UNDP to Assist the Tourism Sector Adapt to Climate Change
During the signing ceremony the UN Resident Representative for Maldives, Andrew Cox said that as the tourism sector represented 30 percent of the economy and 60 percent of the country’s foreign exchange receipts, “the future of the Maldives is wrapped up in the tourism sector.”
“Right now there is a great deal of variety in how resorts handle the environment and climate change issues,” Cox said. “Some have this as their focus, the basis of their product, while others, it’s fair to say, do not.”
He also explained how the project would seek to help the Ministry of Tourism and the industry develop its own regulations and building and planning codes for new resorts.
Developing environmentally-sound physical infrastructure, energy efficient buildings and practices, climate resilient fresh water management, flood-proofing, waste water management, protection of coastal ridges, reefs and vegetative belts, and diversification of energy sources are also included in the project.
“We are also looking at assessing market-based risk financing,” Cox said. “The Maldives is very vulnerable to natural hazards and disasters, but there are insurance products that can reduce that risk.”
The project is also expected to establish some 10 community-based adaption projects between tourism-associated communities and operators.
“We often hear of tensions between resorts and communities,” Cox said. “This will focus on common responsibility, the management of common resources. What is good for a resort can be good for the island next to it. Rather than have a charity relationship between resorts and local islands, we want to try to build stronger partnerships.”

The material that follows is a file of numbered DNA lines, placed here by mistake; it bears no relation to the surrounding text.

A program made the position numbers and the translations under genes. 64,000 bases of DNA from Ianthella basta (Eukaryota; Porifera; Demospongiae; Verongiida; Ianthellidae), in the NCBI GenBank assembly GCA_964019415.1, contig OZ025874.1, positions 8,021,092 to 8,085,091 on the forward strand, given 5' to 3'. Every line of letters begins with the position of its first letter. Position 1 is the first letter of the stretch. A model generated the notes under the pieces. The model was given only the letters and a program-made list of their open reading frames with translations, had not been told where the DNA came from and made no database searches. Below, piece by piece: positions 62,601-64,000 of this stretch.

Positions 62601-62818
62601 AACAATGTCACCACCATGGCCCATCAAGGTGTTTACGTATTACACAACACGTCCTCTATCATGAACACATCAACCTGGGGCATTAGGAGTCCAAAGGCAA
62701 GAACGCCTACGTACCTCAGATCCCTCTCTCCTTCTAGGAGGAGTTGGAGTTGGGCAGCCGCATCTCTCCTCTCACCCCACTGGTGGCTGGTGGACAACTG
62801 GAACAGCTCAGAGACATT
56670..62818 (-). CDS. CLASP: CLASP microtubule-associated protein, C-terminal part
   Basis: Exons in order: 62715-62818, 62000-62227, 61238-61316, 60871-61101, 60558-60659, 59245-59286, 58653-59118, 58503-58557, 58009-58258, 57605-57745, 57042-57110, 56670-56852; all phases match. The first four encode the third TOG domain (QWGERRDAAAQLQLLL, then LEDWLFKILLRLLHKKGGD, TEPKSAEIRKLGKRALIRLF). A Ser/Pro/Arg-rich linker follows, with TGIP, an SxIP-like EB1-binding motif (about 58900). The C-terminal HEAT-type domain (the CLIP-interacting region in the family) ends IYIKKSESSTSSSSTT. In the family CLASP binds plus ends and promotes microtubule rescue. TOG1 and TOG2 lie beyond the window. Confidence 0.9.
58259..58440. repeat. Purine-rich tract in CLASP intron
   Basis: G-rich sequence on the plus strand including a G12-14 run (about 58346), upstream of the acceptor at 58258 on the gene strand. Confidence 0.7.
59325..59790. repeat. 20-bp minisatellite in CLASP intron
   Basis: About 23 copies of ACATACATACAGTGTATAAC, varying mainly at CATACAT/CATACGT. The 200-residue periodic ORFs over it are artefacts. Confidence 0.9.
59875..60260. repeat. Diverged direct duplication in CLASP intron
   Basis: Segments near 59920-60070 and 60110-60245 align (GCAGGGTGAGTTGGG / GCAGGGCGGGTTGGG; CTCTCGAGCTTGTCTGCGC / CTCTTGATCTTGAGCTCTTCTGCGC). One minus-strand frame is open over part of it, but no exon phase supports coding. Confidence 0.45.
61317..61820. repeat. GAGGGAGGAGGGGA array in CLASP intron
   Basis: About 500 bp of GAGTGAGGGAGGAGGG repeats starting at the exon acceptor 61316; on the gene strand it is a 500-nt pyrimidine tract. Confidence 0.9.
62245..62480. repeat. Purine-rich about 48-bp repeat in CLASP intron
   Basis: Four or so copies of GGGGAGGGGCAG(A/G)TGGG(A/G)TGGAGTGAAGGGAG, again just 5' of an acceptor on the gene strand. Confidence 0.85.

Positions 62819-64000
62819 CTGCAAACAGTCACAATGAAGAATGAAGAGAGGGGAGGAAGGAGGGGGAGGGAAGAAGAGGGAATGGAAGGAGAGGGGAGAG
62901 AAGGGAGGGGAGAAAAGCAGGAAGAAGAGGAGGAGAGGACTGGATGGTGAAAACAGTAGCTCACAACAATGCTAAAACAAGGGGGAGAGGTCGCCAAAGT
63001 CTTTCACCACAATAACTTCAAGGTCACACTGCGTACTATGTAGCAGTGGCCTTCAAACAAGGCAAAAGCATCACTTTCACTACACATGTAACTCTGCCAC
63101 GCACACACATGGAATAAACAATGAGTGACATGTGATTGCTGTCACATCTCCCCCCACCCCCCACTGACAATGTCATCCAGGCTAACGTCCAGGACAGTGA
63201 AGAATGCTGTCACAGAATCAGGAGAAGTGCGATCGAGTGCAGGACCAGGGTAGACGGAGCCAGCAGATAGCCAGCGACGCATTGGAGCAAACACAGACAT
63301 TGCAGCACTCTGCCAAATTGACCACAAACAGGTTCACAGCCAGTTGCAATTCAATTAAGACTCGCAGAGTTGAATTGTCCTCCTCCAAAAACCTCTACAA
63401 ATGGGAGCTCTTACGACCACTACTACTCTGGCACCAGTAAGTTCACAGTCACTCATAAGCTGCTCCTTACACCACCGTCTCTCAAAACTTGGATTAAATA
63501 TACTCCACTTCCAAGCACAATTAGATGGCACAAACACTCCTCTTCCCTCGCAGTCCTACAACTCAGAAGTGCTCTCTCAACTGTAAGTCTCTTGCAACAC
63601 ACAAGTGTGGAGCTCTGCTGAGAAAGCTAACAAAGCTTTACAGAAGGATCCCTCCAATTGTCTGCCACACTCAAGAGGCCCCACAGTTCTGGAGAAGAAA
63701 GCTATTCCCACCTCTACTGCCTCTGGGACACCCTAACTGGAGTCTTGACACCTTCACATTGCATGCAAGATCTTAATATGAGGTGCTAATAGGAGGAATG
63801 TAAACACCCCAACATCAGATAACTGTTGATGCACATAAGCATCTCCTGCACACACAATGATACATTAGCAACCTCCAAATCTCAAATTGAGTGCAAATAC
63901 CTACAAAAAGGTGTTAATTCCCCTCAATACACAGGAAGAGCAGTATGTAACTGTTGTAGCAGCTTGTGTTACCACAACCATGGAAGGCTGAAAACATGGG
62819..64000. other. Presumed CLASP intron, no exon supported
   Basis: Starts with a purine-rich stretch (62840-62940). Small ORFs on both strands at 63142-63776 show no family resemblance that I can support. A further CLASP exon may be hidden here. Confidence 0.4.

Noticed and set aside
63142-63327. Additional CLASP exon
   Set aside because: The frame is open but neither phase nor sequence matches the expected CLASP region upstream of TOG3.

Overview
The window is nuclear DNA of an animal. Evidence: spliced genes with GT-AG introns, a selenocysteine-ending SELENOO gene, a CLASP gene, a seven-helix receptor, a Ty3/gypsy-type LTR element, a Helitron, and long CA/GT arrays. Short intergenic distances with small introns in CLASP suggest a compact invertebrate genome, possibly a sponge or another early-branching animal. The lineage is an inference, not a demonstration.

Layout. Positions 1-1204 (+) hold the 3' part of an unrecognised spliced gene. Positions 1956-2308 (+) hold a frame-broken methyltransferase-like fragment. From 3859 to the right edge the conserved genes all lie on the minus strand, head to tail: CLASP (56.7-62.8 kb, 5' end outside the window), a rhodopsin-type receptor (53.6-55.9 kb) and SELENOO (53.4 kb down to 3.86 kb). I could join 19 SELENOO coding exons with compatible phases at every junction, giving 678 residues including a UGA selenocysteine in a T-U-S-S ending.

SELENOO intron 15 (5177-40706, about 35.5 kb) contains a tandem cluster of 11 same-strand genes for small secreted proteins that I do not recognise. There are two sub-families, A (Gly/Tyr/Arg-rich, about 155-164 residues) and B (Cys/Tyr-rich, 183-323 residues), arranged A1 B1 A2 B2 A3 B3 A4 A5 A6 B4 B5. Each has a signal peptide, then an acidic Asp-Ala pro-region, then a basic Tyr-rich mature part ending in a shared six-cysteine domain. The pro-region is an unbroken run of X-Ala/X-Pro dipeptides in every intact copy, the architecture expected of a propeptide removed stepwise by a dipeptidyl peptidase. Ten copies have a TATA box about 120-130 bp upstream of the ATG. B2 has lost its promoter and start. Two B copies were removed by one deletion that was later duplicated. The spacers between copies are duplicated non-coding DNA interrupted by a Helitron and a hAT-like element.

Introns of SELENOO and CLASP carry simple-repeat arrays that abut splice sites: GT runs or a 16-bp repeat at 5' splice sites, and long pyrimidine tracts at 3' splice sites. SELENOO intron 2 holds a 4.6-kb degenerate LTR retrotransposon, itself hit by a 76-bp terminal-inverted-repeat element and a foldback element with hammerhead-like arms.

Tourism Minister Dr Mariyam Zulfa also spoke at the ceremony. “We have resorts in the Maldives that are held up as among the best examples in the world,” Zulfa said.
“The Maldives has risen to the top among the world’s most exclusive destinations due in no small part to the competitive position derived from its unique natural island environment and surrounding underwater beauty. Climate change threatens to destroy this beautiful environment and along with it, the livelihoods of many Maldivians,” she said.
“This project aims to address ways in which the Maldives and especially its tourism industry can minimize its vulnerability to climate change,” she said.
“This project will contribute to the government’s goal of achieving carbon neutrality by 2020, and will support the integration of adjustment measures which need to be implemented in response to climatic changes into development policies, plans, programs, projects and actions.”
Following consultations throughout the rest of this year, the first wave of projects is expected to begin in early 2012.